Restoring the Colorado River Delta through Women-led Restoration

From left to right, Alma Merendón, Rosa González, Cristal Galindo, and Celedonia Alvarado leaders in native vegetation production, restoration, and monitoring activities at Laguna Grande site. Image credit: Rabi Hernandez, Sonoran Institute

Restoring the Colorado River Delta through Women-led Restoration

Bioregion Baja California & Southern Deserts (NA30)
Category Nature Conservation

Our project categories represent one of three core solutions pathways to solving climate change. Energy Transition focuses on renewable energy access and energy efficiency. Nature Conservation includes wildlife habitat protection and ecosystem restoration, as well as Indigenous land rights. Regenerative Agriculture supports farmers, ranchers, and community agriculture.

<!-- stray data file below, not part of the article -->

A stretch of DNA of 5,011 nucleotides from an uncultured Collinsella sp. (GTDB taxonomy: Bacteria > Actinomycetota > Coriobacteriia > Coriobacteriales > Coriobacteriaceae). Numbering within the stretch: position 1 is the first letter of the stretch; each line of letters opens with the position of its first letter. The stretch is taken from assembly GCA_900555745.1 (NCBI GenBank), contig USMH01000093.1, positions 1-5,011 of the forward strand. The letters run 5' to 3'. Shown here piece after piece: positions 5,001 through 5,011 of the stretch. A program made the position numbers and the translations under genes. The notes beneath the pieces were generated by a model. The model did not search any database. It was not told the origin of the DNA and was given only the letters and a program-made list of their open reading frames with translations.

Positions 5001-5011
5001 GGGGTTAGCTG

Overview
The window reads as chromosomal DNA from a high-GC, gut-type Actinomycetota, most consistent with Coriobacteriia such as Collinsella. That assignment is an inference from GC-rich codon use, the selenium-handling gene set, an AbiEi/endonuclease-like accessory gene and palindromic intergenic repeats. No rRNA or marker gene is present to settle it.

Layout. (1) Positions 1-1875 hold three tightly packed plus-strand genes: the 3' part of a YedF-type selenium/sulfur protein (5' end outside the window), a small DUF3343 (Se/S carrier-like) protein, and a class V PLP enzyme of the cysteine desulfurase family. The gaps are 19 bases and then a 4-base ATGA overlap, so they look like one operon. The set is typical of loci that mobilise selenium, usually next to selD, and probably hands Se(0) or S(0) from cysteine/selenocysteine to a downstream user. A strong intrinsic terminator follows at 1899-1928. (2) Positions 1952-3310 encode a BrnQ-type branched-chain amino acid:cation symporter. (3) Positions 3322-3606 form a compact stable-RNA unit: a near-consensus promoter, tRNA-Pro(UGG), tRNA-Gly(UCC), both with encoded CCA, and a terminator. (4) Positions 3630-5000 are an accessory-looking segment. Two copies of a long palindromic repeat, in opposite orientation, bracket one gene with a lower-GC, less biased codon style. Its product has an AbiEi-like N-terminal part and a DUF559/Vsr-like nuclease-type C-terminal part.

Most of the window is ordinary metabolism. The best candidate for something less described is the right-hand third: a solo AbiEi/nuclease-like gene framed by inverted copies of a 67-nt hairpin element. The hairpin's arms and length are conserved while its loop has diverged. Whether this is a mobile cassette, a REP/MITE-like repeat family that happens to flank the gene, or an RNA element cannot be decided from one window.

Realm Northern America

The Project Marketplace is organized by the major terrestrial realms divided into 14 biogeographical regions – N. America, Subarctic America, C. America, S. America, Afrotropics, Indomalaya, Australasia, Oceania, Antarctica, and the Palearctic realm, which coincides with Eurasia and is divided into Subarctic, Western, Central, Eastern, and Southern regions.

Status active

Seed indicates an early stage project that needs some level of support to develop into a larger funding proposal. Active indicates any project that needs core programmatic funding. Urgent indicates a short-term project initiated in response to a natural disaster or other impending risk.

Funding Level $$$

$$$ indicates a project between $250,000-$1 million.

Timeframe 12 Months
Partner The Sonoran Institute

Make a donation

100% of your donation will go directly to support this project. You can also give a gift in honor of a friend or family member.